Bill mandates jail for assaults on ER workers - NBC12 - WWBT - Richmond, VA News On Your Side

Bill mandates jail for assaults on ER workers

By Laura Geller - bio | email 

RICHMOND, VA (WWBT) – Did you know according to the federal government, emergency room doctors and nurses face a greater risk of workplace violence than the average US worker? One Virginia lawmaker wants to try to change that with a new bill.

The law is hitting close to home here in Central Virginia. An incident several years ago at Chippenham Hospital is a perfect example of what could go wrong. A woman went on a shooting rampage at the ER. Two people died and several more were wounded.  It's a risk ER workers take every day.

Emotions run high and adrenaline flows in emergency rooms. Inside Johnston-Willis Hospital, staff is keenly aware of the possibility of violence because of the unique circumstances they face. 

"With that comes patients and family members and friends that didn't anticipate an emergency to occur in their day," said registered nurse and the hospital Chief Operating Officer Tracy Kemp Stallings.

Under a proposal set to go before the General Assembly, anyone who knowingly assaults an ER doctor or nurse could face 15 days in jail. The bill sponsor, Virginia Beach Delegate Chris Stolle, said these workers are 400% more likely to face violence. Kemp Stallings said the numbers make sense.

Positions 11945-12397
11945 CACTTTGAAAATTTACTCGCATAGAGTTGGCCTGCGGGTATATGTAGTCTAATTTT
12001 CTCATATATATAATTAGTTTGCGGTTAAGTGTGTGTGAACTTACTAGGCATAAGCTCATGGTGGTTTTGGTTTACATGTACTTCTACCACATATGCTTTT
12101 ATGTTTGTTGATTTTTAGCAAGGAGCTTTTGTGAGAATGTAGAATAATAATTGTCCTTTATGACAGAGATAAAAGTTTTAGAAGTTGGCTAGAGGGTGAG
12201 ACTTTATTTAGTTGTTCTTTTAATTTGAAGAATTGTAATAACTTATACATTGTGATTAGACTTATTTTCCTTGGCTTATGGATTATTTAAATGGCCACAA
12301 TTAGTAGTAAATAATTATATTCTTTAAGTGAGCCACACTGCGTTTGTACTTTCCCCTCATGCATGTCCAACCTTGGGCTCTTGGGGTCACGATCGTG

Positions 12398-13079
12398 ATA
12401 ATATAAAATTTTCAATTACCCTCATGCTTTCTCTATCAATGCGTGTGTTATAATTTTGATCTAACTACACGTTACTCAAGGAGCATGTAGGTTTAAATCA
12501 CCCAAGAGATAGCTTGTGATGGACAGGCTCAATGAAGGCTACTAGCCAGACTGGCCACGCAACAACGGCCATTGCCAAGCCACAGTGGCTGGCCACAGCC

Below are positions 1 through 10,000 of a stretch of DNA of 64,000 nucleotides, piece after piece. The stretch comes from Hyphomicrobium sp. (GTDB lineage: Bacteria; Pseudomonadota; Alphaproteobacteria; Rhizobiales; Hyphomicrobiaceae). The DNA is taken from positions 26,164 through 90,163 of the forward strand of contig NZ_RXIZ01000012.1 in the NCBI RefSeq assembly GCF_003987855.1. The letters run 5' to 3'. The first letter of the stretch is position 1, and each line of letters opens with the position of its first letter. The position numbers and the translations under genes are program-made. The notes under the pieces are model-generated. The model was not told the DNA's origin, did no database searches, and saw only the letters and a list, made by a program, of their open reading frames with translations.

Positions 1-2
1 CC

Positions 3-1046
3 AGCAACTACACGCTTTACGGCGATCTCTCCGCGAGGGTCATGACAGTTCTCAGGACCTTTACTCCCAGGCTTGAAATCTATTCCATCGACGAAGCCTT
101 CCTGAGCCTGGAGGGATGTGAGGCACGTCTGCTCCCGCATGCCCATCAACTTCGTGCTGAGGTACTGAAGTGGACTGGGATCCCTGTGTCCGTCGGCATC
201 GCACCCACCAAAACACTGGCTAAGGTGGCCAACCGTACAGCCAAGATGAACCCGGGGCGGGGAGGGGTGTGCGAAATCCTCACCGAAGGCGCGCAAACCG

"Not knowing who's coming in and out of this publicly available building, there's a lot of vulnerabilities," she explained.

Emergency rooms take their own precautions. All HCA hospitals have security officers on hand at all times. Local police officers are also contracted to help with security situations.

Despite those efforts, the fear something could happen is always in the backs of ER workers' minds when they need to concentrate on patient care. Those we talked to hope this new law could deter the crime and shift the focus.

The current assault statute provides protections for EMTs, police and firefighters. Del. Stolle said those helping inside hospitals should be looked after, as well. Lawmakers will debate that this session.

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